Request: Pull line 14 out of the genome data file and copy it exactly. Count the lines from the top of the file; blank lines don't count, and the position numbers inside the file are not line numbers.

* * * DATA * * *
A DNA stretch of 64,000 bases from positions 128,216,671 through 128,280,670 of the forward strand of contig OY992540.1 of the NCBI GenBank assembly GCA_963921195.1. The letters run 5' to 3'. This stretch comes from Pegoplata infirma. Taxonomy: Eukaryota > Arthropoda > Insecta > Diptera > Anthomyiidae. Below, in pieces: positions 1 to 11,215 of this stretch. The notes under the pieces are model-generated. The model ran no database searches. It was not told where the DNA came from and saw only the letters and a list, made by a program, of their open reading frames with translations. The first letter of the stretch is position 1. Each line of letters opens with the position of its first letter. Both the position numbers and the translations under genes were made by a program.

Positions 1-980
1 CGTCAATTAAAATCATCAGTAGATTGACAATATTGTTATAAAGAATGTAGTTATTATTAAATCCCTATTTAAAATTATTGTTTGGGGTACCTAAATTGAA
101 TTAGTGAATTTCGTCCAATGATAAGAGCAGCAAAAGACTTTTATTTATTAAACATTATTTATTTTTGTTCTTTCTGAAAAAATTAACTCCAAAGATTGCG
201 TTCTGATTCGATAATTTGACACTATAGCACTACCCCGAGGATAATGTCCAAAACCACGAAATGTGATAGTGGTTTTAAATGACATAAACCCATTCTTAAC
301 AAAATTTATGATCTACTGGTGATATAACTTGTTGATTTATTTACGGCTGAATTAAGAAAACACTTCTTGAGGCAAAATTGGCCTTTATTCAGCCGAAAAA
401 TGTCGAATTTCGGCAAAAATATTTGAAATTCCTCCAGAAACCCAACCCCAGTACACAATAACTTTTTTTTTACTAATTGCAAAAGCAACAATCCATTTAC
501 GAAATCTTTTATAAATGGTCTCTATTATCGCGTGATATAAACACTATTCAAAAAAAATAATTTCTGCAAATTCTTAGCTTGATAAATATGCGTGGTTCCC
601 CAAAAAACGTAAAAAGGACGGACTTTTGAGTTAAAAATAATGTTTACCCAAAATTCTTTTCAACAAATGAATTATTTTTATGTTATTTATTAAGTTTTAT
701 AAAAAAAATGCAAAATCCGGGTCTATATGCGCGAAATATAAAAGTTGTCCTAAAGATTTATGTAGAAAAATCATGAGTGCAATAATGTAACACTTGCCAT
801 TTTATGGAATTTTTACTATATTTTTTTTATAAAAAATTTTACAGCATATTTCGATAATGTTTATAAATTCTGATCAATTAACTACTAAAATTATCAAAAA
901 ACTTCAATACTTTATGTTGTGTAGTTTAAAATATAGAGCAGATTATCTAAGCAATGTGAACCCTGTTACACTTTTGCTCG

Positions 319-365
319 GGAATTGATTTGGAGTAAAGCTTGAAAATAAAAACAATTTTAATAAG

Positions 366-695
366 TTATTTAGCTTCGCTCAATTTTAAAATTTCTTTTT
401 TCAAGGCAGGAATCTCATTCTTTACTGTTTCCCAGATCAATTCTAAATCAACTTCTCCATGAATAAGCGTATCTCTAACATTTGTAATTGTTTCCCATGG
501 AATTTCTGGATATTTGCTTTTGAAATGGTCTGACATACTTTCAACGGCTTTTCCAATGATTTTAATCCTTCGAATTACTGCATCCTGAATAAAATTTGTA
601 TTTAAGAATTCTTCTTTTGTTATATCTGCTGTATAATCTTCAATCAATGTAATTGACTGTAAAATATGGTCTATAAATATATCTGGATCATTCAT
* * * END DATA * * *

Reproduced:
319 GGAATTGATTTGGAGTAAAGCTTGAAAATAAAAACAATTTTAATAAG